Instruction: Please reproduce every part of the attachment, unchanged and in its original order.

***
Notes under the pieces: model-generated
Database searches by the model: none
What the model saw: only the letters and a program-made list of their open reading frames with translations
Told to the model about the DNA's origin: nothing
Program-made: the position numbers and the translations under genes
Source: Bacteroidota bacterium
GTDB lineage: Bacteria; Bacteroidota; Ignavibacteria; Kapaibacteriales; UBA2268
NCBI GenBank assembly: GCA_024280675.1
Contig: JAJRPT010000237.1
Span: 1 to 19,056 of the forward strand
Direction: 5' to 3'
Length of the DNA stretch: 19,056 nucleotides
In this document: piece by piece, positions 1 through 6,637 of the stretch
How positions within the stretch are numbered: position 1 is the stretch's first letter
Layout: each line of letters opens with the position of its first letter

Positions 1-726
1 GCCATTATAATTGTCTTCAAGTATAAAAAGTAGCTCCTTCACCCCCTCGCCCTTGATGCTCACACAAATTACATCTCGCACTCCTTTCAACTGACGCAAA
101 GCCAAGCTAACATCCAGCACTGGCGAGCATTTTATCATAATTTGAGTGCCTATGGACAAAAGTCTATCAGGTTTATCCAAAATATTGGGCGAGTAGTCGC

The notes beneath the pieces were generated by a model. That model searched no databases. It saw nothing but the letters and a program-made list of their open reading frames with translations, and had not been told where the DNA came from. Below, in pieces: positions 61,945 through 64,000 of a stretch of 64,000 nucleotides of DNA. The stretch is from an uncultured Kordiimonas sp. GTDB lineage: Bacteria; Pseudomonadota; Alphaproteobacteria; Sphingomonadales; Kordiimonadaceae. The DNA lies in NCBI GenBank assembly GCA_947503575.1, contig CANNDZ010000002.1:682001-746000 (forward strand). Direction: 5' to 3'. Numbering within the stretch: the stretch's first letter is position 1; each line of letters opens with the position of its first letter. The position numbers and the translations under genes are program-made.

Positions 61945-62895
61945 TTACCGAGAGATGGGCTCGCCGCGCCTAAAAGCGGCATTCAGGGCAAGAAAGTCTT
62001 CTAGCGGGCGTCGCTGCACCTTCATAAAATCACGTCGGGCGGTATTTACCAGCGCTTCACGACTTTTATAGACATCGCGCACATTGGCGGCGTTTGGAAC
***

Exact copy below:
Notes under the pieces: model-generated
Database searches by the model: none
What the model saw: only the letters and a program-made list of their open reading frames with translations
Told to the model about the DNA's origin: nothing
Program-made: the position numbers and the translations under genes
Source: Bacteroidota bacterium
GTDB lineage: Bacteria; Bacteroidota; Ignavibacteria; Kapaibacteriales; UBA2268
NCBI GenBank assembly: GCA_024280675.1
Contig: JAJRPT010000237.1
Span: 1 to 19,056 of the forward strand
Direction: 5' to 3'
Length of the DNA stretch: 19,056 nucleotides
In this document: piece by piece, positions 1 through 6,637 of the stretch
How positions within the stretch are numbered: position 1 is the stretch's first letter
Layout: each line of letters opens with the position of its first letter

Positions 1-726
1 GCCATTATAATTGTCTTCAAGTATAAAAAGTAGCTCCTTCACCCCCTCGCCCTTGATGCTCACACAAATTACATCTCGCACTCCTTTCAACTGACGCAAA
101 GCCAAGCTAACATCCAGCACTGGCGAGCATTTTATCATAATTTGAGTGCCTATGGACAAAAGTCTATCAGGTTTATCCAAAATATTGGGCGAGTAGTCGC

The notes beneath the pieces were generated by a model. That model searched no databases. It saw nothing but the letters and a program-made list of their open reading frames with translations, and had not been told where the DNA came from. Below, in pieces: positions 61,945 through 64,000 of a stretch of 64,000 nucleotides of DNA. The stretch is from an uncultured Kordiimonas sp. GTDB lineage: Bacteria; Pseudomonadota; Alphaproteobacteria; Sphingomonadales; Kordiimonadaceae. The DNA lies in NCBI GenBank assembly GCA_947503575.1, contig CANNDZ010000002.1:682001-746000 (forward strand). Direction: 5' to 3'. Numbering within the stretch: the stretch's first letter is position 1; each line of letters opens with the position of its first letter. The position numbers and the translations under genes are program-made.

Positions 61945-62895
61945 TTACCGAGAGATGGGCTCGCCGCGCCTAAAAGCGGCATTCAGGGCAAGAAAGTCTT
62001 CTAGCGGGCGTCGCTGCACCTTCATAAAATCACGTCGGGCGGTATTTACCAGCGCTTCACGACTTTTATAGACATCGCGCACATTGGCGGCGTTTGGAAC